New Schooner Owners

My wife, Pamela Caudill, and I are now schooner owners!

We purchased a Lazyjack 32, "Mary 'Lis," built by the Ted Hermann Boat Shop (now closed) in upstate New York in 1978.

About 32 of the Lazyjacks were built in the late 70s/early 80s. They are fiberglass centerboard schooners, 32' LOD, 39' LOA, 10'9" beam, draft 2'10" with board up, 6'6" down. Rig is Bermdua main and gaff foresail on aluminum spars. The original sailplan called for a working jib on a boom; our boat is fitted with a 130% genoa on a roller furler. Auxiliary power is a 45hp Perkins 4.108 diesel.

Below, the layout is v-berth forward; to port, hanging locker, dinette and quarterberth; to starboard, head compartment, galley and quarterberth.

The boat is laying on Florida's gulf coast. We plan a week of shakedown sailing there in January, and will sail the boat to her new home on Mobile Bay in late February. We plan for sailing in our home waters (Mobile Bay, Mississippi Sound, Pensacola) for a year or so, then longer cruises in the Gulf, Keys, Bahamas and the East Coast ICW.

So far as we know we'll be one of only two schooners on Mobile Bay, the other being the "Joshua," a 50-something foot wooden schooner that's the official tall ship of Mobile, AL.

We unfortunately can't make this year's annual meeting as the dates overlap with our window for moving the boat home. We hope to make future events and meet up with some of you there.

Our current boat, a Rob Roy 23 yawl, "Fiddlestix," is still up for sale (see the "Classifieds" board).

Mike Turner
Rob Roy 23 yawl "Fiddlestix"
Lazyjack 32 schooner "Mary 'Lis"
Mobile Bay, Alabama

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Congratulations Mike! Welcome to the fleet. Have fun! Look forward to meeting up with you somewhere along the way.
Paul Gray

Another New Schooner in the Fleet!

Well, shipmates, after years of searching, dead ends, rotten transoms and a scam artist from Lunenburg who demolished my lovely 1929 fishermen's schooner while i was just getting started refurbishing and rebuilding her, we have finnally found our schooner! Her name is Lady Galadriel, she is a Cheoy Lee Clipper 36, one of only three or four built (and i have not been able to find any of the others-help?). Fiberglass hull and wooden uppers. We took her over from a great captain, Paul Sims in San Diego, and have brought her back to the east coast where she was born and bred. Bringing her up to speed in Dutch Wharf Boatyard in CT, where the crew knows and appreciates schooners.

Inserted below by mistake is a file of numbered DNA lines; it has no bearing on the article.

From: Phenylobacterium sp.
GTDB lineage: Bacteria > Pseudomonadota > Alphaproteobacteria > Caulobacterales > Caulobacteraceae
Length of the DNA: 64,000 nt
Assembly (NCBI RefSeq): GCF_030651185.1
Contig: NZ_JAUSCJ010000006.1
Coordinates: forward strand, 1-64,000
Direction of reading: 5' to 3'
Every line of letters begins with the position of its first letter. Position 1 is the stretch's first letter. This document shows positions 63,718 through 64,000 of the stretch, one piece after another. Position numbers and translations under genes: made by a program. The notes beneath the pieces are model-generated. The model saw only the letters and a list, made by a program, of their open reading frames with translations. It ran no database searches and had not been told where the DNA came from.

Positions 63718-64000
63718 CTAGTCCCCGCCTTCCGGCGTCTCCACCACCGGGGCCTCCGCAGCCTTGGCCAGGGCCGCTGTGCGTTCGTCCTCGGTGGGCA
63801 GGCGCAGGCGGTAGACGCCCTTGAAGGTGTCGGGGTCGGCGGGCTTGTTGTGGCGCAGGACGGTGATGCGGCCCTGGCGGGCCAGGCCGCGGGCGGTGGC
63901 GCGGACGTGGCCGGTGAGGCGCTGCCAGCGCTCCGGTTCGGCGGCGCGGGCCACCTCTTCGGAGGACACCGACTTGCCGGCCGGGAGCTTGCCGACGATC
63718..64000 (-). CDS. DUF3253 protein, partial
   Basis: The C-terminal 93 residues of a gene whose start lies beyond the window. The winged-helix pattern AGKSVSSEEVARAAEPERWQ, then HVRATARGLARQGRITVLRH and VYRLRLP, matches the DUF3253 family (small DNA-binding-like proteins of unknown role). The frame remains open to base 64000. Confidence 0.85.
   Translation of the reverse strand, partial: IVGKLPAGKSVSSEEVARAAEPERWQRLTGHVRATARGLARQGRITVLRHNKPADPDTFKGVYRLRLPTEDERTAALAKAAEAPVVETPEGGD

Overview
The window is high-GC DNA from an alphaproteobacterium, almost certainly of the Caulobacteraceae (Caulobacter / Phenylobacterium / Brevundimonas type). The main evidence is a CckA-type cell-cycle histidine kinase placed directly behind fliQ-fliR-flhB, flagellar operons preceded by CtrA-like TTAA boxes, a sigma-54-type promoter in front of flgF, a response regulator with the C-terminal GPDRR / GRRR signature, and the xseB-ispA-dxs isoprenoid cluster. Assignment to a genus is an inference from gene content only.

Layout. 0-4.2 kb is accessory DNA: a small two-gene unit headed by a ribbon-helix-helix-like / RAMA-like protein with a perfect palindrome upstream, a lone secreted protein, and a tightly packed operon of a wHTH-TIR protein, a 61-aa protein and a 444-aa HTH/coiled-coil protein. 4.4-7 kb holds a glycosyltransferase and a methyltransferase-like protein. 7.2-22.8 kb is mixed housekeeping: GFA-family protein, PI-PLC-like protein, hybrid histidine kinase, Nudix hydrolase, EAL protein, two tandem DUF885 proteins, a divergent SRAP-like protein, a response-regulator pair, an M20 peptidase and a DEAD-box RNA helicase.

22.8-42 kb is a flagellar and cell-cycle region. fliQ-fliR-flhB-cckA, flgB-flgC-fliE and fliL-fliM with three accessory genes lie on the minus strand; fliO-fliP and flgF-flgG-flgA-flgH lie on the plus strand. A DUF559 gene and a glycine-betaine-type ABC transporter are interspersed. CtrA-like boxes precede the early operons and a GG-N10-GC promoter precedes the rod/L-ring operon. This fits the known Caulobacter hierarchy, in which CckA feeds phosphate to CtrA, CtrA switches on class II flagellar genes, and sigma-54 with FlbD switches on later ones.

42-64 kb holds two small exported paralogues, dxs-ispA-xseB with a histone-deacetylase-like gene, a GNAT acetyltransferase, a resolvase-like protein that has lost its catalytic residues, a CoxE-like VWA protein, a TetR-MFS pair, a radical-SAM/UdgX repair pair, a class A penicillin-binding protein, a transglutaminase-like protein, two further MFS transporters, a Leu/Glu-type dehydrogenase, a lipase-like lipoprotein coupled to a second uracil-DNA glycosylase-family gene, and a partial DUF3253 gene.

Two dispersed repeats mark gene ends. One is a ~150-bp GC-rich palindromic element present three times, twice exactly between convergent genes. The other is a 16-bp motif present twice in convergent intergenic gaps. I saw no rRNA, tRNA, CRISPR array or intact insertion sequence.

By the way, Annie doesn't know about this yet, it will be the biggest birthday/anniversary surprise ever, when she appears on the hook in Jamestown this summer to her immense delight! Yeha, i know, all guys say that when they want to buy a boat and not tell their wives, but this one is the real thing!!

dean and annie cycon


Congratulations on the new boat. With respect to Dutch Wharf, you may be interested to see comments under Schooner Splendid on the schooner page. Although Dutch Wharf may say they know and appreciate schooners, the last schooner they had in for restoration was a beautiful and very complete Alden 309 which they utterly ruined through an astonishing level of incompetence on a fairly extensive restoration effort. If Dutch Wharf is doing a serious dollar value of work on your boat you may wish to consider hiring a qualified marine surveyor to oversee their work. They didn't stand behind the work they did on Splendid after their work product failed a marine survey. Just a heads up to a fellow member. Good luck on the suprise.


Hello Mike and Pamela

Paul and I also sail a Lazy Jack 32. We are on the Chesapeake Bay.

As a fellow Mobile Bay native I am excited to hear this wonderful news. Congratulations. My dream is to some day be sailing along with you in the Mobile Bay/Northern Gulf coast area. I love the thought of a January shakedown cruise. My first sail adventure was on New Years Eve 1999 in the Mobile Bay. Love that weather!

Joshua is a beauty with an interesting story. We need to talk the Captain in to a visit to Mystic.

There is also a very nice group of Schooners in Biloxi at the Maritime and Seafood Industry Museum. They are also members of ASA.

Help! schooner maintenance costs?

Hi everyone,

I need your advice!